SPRINGTOWN, Texas -- The stale word "surreal" long since passed its expiration date, but would you mind if I fetched it out of the attic and brought it back down here? Please? It's just that while rolling down Pojo Drive toward Springtown Middle School and glancing out the passenger-side window and through a fence, that man behind the bleachers among children in football pads and football helmets, well, he very much appeared to be Sean Payton.

Yeah, Saturday late afternoon, autumn in America, and the six active NFL head coaches who have won Super Bowls prepare. Mike Shanahan awaits the Atlanta Falcons, Bill Belichick awaits the Denver Broncos, Tom Coughlin awaits the Cleveland Browns, Mike Tomlin awaits the Philadelphia Eagles, Mike McCarthy heads for Indianapolis, and Sean Payton, he helps ready the sixth-grade Liberty Christian Warriors of Argyle, Texas, for their battle of 5-0 teams at Springtown, the home of the …

No!

The home of the Fighting …

Wait for it.

The home of the Fighting Porcupines.

Excuse me if I think I'm in the REM stages of the morning here, because for one thing, Pojo Drive derives its name from a combination of -- oh, glory be -- "Porcupine" and "mojo." For another, yellow school buses have lined up over there across the road, primed for weekday action. For another, rather than an enclosed and populous Superdome, this setting affords an open view of the rolling green of North Texas, clumps of trees dotting the long horizon.

For another, there's a white, wooden sign on the chest-high fence around the field, its black letters reading: NO PETS ON FIELD. For another, rather than a booming NFL public address, there's a friendly sounding chap who concludes the preceding youth game by saying, "That's the ballgame, folks." And for yet another, a small concession hut in the corner sells hot chocolate for $1, a godsend on a frigid-gray Texas day with fans beneath blankets.

Maybe 200 fans take to the metal bleachers of the home side, with maybe 40 on the visiting. The field has four valiant light stanchions with 10 bulbs each, and one small scoreboard with three ads: for a dentist, a drugstore and a famous and typically deadly soda. The playing surface seems just about half-green, half-brown.

The Liberty Christian sideline has two rusted, orange benches.

One young fan on the visiting side has brought along an enormous chemistry textbook.

Behind the visiting bleachers, there's one of those classic American sights: a two-on-two football game among kids.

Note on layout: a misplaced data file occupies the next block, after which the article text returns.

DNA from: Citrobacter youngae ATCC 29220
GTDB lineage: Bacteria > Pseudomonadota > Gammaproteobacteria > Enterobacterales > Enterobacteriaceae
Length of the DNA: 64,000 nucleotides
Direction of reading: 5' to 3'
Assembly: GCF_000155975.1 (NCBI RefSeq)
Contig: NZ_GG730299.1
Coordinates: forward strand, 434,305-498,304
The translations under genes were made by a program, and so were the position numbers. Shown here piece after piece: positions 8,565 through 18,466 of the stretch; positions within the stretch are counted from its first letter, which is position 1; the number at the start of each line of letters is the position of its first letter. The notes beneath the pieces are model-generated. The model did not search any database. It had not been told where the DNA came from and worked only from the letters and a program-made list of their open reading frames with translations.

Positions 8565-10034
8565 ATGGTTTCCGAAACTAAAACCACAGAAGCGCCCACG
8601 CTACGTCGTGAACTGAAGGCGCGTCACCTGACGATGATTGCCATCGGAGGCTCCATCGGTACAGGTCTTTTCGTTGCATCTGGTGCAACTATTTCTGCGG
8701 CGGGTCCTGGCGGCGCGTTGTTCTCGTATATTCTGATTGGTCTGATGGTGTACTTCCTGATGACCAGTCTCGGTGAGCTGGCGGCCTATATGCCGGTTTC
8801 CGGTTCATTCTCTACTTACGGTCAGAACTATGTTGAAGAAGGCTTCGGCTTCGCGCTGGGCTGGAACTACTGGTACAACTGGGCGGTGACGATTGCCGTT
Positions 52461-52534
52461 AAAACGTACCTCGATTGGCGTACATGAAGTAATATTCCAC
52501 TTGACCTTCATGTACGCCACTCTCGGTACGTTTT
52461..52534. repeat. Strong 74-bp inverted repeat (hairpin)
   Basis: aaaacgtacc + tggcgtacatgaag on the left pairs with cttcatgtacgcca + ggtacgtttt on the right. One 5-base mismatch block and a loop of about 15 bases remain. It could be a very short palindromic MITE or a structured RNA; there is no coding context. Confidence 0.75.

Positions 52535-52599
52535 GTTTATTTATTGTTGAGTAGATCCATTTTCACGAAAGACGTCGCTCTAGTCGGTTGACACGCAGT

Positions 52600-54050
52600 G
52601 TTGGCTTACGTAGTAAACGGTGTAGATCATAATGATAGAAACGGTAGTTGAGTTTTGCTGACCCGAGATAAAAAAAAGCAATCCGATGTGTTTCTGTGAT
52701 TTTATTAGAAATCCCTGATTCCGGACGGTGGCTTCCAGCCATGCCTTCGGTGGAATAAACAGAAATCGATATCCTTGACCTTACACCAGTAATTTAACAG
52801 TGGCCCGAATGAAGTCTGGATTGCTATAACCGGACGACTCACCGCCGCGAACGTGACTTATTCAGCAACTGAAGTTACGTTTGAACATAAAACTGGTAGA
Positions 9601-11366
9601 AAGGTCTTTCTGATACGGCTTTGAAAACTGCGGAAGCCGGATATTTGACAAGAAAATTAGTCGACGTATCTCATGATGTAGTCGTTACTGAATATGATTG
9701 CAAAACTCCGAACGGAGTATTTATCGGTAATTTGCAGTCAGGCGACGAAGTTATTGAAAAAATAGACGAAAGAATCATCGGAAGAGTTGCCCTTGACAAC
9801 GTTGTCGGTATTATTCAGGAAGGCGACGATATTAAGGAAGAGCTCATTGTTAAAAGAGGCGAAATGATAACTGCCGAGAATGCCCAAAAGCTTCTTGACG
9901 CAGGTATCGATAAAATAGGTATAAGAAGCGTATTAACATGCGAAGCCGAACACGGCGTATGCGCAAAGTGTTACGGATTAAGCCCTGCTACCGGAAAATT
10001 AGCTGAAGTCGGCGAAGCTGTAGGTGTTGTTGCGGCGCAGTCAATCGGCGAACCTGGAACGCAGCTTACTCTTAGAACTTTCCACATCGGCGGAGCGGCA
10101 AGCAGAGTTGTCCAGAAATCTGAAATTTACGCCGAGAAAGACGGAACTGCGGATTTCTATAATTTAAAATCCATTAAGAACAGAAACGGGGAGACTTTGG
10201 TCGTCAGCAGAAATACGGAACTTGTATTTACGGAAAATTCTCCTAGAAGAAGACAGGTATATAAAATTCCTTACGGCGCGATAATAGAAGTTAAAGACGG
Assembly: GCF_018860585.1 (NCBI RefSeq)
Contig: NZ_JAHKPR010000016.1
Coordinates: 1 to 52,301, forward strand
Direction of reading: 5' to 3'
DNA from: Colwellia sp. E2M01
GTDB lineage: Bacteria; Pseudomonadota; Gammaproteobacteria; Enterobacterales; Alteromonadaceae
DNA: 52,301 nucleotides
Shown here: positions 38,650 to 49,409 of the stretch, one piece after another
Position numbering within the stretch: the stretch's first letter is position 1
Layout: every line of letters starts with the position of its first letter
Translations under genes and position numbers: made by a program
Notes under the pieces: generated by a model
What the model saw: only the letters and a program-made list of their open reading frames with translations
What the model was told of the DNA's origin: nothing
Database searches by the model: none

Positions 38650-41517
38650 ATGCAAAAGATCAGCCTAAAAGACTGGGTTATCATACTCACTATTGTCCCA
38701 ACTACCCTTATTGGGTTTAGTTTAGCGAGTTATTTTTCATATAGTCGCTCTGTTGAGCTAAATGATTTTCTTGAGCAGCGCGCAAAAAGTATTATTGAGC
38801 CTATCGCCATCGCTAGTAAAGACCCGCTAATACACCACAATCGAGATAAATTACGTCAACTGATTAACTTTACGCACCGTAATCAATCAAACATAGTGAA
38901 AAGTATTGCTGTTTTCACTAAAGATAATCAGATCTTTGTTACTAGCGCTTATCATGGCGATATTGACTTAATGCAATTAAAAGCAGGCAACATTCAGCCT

And the Porcupines have 16 or 17 or 18 cheerleaders with bright-pink pompons, and Liberty Christian has one cheerleader, a brave and promising little girl with a wide white ribbon in her hair.

Hurl Sean Payton into this setting where he helps coach his son's team of 11- and 12-year-olds during his year in emperor Roger Goodell's bounty banishment program, and you might start to revisit the power of television. A figure so often televised, including one extended scene holding a Lombardi Trophy, looks almost superimposed on the setting here where the PA man will say, "Introducing your sixth-grade Orange Porcupines" (as opposed to Springtown's other sixth-grade team, the Black Porcupines). In his white sneakers, black pants, gray sweater, lanyard with badge and gray visor, coach Payton here looks, all right, surreal.

You might think such surrealism wouldn't meddle in the football brains of Texas, where sixth-grade coaches study film between games, where the quarterbacks of the six North Central Texas Football League typically wear wristbands with playlists, where Springtown coach and former TCU offensive lineman Rob Adams runs the single wing and has read all the single-wing books from Pop Warner to Charles W. Caldwell's "Modern Single-Wing Football" to, he said, "a collection of manuscripts that are out there on the Internet, but you have to search pretty hard to find them."

You might think Adams only fleetingly would have noticed Sean Payton while coaching last Saturday.

You might be overthinking.

Asked if he looked across at Payton and felt strange, Adams said, "Yeah!" in a tone that meant, "obviously," and then he loosed a big laugh.

Two opposing coaches thus far have asked for photos with Payton. One ref asked for a photo. And when the game began last Saturday, Adams said, "It was completely surreal. To start the game off, I found at the time our kids just kind of standing there with their mouths open, looking at coach Payton, and so I turned them around and redirected them.

"I said, 'We're not going to measure ourselves against Sean Payton today. We're not going to measure ourselves against the Liberty Christian Warriors today. We're going to measure ourselves against the best the Orange team can do today. And we're going to accept the result as it comes.' We had a hard time getting them to focus. At the beginning of the game they were all, 'Whoa!'"